Those intent on tormenting now ex-death-row inmate Mumia Abu-Jamal have done it again, this time perhaps even exceeding their past efforts to painfully harass this man widely perceived as a political prisoner.
The latest punitive slap involves Pennsylvania prison authorities throwing Abu-Jamal into "Administrative Custody" more commonly known as "The Hole.'
The draconian constraints of AC placement surpass the harsh restrictions of the death row isolation Abu-Jamal's endured for over a quarter century.
A jury sentenced Abu-Jamal to death following a controversial July 1982 conviction for killing a Philadelphia policeman.
No surprise that this latest punitive assault against Abu-Jamal has his worldwide support movement in an uproar. Supporters see AC placement as retaliation from those incensed at Abu-Jamal no longer facing execution.
Energizing supporters is the opposite of what Philadelphia's District Attorney Seth Williams desired when announcing last month that his office would not seek reinstitution of Abu-Jamal's death sentence. At the time, DA Williams said he hoped avoiding a rehearing on the death sentence would reduce Abu-Jamal to obscurity.
Pennsylvania's governor and the president of Philadelphia's police union also used the word obscurity when voicing their hopes that the life sentence for Abu-Jamal would decimate his cause ce'lÃ¨bre status among death penalty abolitions worldwide.
Prison authorities removed Abu-Jamal from death row hours after the Philadelphia DA's December announcement, transferring him to an Administrative Custody cell block inside the death row housing Greene maximum security prison located more than 300-miles from Philadelphia in southwest Pennsylvania.
Prison officials rejected the standard procedure of placing Abu-Jamal in general population, the status for all inmates not sentenced to death.
Significantly, inmates in general population have full privileges to visitation (contact, not conjugal contact), telephone and commissary, along with access to all prison programs and services.
Administrative Custody restrictions, on the other hand, are punitive in nature, including a limited number of visits, no telephone calls (except legal or emergency) and limitations on access to legal materials needed for appeals.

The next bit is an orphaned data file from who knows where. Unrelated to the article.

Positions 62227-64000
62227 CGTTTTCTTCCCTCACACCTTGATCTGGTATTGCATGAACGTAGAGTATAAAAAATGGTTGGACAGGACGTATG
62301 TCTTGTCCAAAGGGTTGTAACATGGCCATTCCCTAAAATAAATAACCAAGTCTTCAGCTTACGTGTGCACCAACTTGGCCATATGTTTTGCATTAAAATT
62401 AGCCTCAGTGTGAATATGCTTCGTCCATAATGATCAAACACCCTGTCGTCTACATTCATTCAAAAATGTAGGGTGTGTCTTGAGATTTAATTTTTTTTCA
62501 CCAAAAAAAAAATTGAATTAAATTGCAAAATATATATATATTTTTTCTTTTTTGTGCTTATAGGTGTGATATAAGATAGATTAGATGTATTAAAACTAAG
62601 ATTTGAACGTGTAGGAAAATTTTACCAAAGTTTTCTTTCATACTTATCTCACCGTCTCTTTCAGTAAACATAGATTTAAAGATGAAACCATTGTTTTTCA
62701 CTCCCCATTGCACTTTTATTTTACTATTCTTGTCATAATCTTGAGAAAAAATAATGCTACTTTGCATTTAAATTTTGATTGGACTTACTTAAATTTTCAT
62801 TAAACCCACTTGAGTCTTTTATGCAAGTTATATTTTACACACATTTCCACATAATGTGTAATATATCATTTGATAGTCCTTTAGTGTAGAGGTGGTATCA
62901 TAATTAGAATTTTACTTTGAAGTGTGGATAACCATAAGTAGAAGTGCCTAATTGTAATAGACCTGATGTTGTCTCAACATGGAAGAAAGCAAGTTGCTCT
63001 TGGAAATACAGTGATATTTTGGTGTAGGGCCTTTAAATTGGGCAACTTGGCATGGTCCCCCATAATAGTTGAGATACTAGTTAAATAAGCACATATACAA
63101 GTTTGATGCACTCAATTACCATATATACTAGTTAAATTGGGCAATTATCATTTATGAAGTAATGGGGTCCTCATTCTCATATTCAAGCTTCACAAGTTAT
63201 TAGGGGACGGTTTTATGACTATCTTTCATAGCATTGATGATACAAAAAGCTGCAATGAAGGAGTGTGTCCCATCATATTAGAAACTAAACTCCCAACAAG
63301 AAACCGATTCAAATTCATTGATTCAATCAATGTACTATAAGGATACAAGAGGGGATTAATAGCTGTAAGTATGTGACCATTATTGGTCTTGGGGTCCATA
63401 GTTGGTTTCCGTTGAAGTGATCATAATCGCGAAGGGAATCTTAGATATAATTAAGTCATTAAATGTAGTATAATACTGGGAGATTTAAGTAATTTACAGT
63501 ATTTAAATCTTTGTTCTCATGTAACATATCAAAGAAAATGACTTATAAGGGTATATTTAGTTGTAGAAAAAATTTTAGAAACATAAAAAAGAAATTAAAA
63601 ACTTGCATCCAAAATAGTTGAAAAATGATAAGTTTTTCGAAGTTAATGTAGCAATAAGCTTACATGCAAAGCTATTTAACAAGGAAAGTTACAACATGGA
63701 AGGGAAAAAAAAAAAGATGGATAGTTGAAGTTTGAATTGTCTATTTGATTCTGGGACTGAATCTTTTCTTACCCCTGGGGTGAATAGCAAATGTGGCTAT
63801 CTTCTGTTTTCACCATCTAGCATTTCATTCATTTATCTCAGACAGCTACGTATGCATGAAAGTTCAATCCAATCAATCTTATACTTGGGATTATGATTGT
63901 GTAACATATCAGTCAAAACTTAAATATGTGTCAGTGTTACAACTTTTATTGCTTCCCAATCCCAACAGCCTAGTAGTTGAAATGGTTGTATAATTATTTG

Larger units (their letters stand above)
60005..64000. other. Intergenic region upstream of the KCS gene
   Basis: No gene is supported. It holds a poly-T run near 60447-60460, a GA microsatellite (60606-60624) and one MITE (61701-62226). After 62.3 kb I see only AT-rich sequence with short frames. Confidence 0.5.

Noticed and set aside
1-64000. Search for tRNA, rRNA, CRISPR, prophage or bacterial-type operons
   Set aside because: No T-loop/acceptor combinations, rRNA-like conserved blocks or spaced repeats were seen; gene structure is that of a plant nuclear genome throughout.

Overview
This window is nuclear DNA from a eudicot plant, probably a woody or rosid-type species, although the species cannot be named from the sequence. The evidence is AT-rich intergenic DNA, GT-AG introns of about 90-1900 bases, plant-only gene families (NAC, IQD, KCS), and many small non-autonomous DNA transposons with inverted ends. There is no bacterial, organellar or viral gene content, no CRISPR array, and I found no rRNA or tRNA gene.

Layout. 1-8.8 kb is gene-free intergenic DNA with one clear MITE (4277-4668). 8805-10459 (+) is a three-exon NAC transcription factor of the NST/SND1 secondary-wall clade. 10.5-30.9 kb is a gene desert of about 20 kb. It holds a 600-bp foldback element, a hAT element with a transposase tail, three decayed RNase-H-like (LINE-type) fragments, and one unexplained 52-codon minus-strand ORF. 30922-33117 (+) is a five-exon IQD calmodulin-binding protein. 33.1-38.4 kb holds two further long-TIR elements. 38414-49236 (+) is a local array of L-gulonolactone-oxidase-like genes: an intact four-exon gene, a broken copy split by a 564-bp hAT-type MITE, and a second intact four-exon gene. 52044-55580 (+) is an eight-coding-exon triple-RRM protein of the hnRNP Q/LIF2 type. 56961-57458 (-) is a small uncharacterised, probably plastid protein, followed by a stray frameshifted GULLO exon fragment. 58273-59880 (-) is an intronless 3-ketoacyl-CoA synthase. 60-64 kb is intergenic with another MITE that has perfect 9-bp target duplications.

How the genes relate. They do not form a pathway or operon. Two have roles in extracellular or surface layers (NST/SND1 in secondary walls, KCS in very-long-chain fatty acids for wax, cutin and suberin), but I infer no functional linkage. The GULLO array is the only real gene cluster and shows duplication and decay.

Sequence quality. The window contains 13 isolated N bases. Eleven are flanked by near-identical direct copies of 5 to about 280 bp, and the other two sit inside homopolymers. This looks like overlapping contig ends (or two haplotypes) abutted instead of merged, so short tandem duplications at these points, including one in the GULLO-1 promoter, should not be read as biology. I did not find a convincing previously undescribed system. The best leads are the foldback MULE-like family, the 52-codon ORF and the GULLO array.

Sue Bensinger, a spokesperson for the Pennsylvania Department of Corrections, declined comment on Abu-Jamal's case citing the Department's "security and privacy" regulations.
Bensinger did confirm that authorities now hold Abu-Jamal in Mahanoy, a medium security prison about 100 miles from Philadelphia in central Pennsylvania. Mahanoy cannot hold death row prisoners according to DoC regulation.
DoC personnel moved Abu-Jamal to Mahanoy from Greene during an unannounced pre-dawn transfer on December 14, 2011.
Abu-Jamal's December removal from death row was in belated compliance with federal court rulings voiding Abu-Jamal's death sentence. That sentence launched Abu-Jamal's decade's long grind on Pennsylvania's death row -- an ordeal federal court rulings (trial and appellate) stated was illegal.
When a federal District Court judge voided Abu-Jamal's death sentence in December 2001, converting it to a life sentence, Pennsylvania prison authorities refused to remove him from death row. Authorities justified their refusal to transfer Abu-Jamal into general population from death row in 2001 as extending a "courtesy" to Philadelphia's District Attorney's Office, to that city's police union (the Fraternal Order of Police) and to the widow of the slain officer.